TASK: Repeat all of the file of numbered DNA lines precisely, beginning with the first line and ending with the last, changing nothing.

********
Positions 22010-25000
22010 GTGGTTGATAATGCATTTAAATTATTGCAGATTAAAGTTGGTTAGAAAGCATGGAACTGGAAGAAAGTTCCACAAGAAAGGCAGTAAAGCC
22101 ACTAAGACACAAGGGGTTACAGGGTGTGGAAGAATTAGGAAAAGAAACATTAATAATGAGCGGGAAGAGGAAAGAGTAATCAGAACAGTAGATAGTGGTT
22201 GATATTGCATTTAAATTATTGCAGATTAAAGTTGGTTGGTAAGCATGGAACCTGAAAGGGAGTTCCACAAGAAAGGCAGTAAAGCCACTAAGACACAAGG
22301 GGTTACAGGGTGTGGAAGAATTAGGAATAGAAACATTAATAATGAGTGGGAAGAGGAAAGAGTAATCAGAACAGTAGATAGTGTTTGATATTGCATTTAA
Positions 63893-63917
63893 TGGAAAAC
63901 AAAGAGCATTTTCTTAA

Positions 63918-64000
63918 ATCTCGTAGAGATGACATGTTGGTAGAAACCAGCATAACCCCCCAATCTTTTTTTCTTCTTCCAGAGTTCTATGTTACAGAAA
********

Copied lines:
Positions 22010-25000
22010 GTGGTTGATAATGCATTTAAATTATTGCAGATTAAAGTTGGTTAGAAAGCATGGAACTGGAAGAAAGTTCCACAAGAAAGGCAGTAAAGCC
22101 ACTAAGACACAAGGGGTTACAGGGTGTGGAAGAATTAGGAAAAGAAACATTAATAATGAGCGGGAAGAGGAAAGAGTAATCAGAACAGTAGATAGTGGTT
22201 GATATTGCATTTAAATTATTGCAGATTAAAGTTGGTTGGTAAGCATGGAACCTGAAAGGGAGTTCCACAAGAAAGGCAGTAAAGCCACTAAGACACAAGG
22301 GGTTACAGGGTGTGGAAGAATTAGGAATAGAAACATTAATAATGAGTGGGAAGAGGAAAGAGTAATCAGAACAGTAGATAGTGTTTGATATTGCATTTAA
Positions 63893-63917
63893 TGGAAAAC
63901 AAAGAGCATTTTCTTAA

Positions 63918-64000
63918 ATCTCGTAGAGATGACATGTTGGTAGAAACCAGCATAACCCCCCAATCTTTTTTTCTTCTTCCAGAGTTCTATGTTACAGAAA